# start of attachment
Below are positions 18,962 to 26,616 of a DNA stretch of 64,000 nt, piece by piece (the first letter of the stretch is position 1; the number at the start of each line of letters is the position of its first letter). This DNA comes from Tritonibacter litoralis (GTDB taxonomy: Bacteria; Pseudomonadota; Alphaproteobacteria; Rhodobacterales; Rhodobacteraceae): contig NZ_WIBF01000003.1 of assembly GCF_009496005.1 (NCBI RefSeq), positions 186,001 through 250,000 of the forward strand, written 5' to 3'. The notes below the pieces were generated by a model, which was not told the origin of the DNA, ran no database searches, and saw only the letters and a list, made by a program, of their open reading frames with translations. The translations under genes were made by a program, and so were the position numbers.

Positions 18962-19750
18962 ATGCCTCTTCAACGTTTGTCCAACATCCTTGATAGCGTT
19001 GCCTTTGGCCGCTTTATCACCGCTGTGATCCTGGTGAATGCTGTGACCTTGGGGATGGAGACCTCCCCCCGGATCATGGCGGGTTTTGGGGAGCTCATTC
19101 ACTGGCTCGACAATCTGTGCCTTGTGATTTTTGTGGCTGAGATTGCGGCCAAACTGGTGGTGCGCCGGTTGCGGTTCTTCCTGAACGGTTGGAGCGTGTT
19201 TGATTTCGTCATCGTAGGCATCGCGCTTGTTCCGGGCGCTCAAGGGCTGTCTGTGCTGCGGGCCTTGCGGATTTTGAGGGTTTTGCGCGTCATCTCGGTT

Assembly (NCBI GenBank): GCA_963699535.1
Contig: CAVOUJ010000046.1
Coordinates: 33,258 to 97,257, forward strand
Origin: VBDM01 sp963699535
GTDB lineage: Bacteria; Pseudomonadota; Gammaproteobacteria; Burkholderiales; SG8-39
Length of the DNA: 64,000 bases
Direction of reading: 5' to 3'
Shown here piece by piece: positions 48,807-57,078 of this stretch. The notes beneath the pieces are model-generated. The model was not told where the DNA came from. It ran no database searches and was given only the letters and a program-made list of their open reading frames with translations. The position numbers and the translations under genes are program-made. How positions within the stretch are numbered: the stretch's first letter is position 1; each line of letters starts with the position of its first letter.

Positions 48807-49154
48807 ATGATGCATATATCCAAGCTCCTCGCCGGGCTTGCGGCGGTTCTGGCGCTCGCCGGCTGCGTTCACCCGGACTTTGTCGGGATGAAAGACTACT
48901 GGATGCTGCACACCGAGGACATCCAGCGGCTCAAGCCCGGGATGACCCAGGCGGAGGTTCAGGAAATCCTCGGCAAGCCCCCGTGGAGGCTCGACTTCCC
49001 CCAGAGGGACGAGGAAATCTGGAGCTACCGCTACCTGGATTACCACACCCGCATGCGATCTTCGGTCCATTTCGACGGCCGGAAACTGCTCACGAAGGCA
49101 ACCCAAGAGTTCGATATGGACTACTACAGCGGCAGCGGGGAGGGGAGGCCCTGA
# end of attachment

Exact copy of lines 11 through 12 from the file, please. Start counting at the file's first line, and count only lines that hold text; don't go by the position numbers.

GTDB lineage: Bacteria; Pseudomonadota; Gammaproteobacteria; Burkholderiales; SG8-39
Length of the DNA: 64,000 bases